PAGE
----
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As hurricane season arrives, we revisit the complicated question of 'undergrounding'

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Christopher Neely's picture
Independent Local News Organization

Journalist for nearly a decade with keen interest in local energy policies for cities and national efforts to facilitate a renewable revolution. 

  • Member since 2017
  • 725 items added with 353,009 views
  • Aug 21, 2020

In California, powerlines and poor maintenance of electric utilities are a major cause of wildfires and the destruction of forests, natural habitats and neighborhoods. But across the country, it's trees (propelled often by storms) that are the major cause of powerline destruction and power outages. 

As we progress into the world of smart grids, decentralized power and virtual powerplants, the conversation always comes back to grid resiliency. How can we minimize power outages and damages caused by overloading, short circuits and imbalances in the flow of electricity? Those conversations typically happen at the power source but, at the end of the day, we still need the transmission lines to move the electricity, no matter how intelligent the grid or decentralized the power source. 

Hurricane season is scary for many along the Atlantic and the Gulf of Mexico, but even if your home is not at risk for flooding or wind damage, you're likely vulnerable to blackouts caused by high winds and falling trees knocking out the powerlines suspended in the air over your community. Those power outages can be just as damaging as high winds. During Superstorm Sandy in 2012, my family went for a prolonged period without power, heat and warm showers in what was a cold October. Vulnerable powerlines make any and all communities vulnerable to additional destruction from Mother Nature.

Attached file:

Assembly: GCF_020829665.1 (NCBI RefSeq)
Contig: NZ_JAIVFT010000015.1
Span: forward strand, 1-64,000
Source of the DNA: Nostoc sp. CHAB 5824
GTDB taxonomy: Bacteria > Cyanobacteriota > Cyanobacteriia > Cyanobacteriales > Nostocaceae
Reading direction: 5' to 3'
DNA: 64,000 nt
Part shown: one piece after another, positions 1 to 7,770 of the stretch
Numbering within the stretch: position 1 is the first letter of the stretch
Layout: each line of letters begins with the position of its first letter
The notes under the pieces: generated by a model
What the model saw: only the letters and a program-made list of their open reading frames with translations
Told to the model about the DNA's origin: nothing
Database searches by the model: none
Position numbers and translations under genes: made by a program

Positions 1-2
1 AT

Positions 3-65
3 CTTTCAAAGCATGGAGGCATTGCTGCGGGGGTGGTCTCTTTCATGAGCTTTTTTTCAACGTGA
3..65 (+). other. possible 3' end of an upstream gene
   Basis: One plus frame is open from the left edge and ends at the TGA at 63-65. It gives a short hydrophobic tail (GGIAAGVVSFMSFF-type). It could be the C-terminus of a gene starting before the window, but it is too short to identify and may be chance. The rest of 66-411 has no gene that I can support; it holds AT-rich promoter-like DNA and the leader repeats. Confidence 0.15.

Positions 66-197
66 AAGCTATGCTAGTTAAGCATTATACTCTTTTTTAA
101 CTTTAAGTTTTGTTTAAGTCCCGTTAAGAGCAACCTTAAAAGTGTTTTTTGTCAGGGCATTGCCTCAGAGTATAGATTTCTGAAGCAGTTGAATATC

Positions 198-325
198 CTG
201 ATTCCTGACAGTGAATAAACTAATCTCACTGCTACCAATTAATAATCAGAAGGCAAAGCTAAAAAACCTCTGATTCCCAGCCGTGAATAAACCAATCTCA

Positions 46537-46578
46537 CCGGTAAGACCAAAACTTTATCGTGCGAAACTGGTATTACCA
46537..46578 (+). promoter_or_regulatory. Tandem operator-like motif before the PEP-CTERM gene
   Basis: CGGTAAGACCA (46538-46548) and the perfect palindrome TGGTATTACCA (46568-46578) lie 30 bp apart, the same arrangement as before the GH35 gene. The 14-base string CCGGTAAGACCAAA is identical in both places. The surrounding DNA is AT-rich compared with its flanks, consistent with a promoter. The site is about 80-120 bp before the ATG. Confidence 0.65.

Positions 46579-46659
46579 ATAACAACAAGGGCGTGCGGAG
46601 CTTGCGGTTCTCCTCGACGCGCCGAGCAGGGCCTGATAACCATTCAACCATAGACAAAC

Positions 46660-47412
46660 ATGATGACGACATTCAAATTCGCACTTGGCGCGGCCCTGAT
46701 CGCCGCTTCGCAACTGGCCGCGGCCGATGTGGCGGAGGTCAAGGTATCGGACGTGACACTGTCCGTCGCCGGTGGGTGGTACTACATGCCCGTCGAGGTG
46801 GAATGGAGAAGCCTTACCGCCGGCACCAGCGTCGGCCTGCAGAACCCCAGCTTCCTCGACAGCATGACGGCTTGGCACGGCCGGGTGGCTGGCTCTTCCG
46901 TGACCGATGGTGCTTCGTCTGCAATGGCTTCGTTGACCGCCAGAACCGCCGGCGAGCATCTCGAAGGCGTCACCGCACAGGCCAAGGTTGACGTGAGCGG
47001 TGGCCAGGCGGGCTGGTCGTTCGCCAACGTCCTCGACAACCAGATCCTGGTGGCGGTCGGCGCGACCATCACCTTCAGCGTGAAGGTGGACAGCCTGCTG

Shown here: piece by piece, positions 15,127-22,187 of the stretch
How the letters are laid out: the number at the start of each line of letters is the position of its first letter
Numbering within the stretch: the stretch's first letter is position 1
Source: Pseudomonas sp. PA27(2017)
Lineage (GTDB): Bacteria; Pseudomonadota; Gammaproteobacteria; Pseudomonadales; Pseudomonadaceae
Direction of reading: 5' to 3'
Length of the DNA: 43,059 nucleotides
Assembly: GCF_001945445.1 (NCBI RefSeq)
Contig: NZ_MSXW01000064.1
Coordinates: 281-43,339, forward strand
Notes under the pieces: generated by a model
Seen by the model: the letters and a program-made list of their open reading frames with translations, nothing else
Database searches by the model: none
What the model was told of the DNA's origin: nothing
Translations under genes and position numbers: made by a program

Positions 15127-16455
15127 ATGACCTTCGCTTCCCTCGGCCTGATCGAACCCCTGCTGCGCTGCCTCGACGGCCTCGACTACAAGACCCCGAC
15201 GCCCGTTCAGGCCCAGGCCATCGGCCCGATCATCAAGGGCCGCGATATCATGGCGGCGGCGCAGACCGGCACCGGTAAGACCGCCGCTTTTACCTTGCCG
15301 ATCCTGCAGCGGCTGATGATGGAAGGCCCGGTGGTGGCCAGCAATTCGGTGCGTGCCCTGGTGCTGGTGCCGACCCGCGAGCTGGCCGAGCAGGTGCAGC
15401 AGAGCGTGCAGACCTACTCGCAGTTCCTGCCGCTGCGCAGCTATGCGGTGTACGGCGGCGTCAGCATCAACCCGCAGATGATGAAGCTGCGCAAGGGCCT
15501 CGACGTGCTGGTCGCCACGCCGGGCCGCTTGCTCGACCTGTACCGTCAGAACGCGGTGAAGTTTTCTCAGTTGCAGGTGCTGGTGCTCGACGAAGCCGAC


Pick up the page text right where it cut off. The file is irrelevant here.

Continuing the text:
Why, then, along the annually hurricane-ravaged Atlantic coast, do we still rely solely on powerlines that are suspended in the air over our communities? We're now more than 130 years into powerline transmission, and although they've become safer to deal with and the power grids have gotten more intelligent, they remain just as vulnerable to power outages caused by inevitable and annual natural events. 

The concept of burying powerlines, often referred to as undergrounding, has been mulled over ad naseum: it's expensive, it will take a long time, does it even really work? European countries, such as Germany and the Netherlands, have been takin on the project. However, I think as we delve more and more into our possible energy and electricity future, the obstacles of expense and length of time toward solutions have become normal and accepted. Maybe it's now time to revisit the undergrounding conversation?



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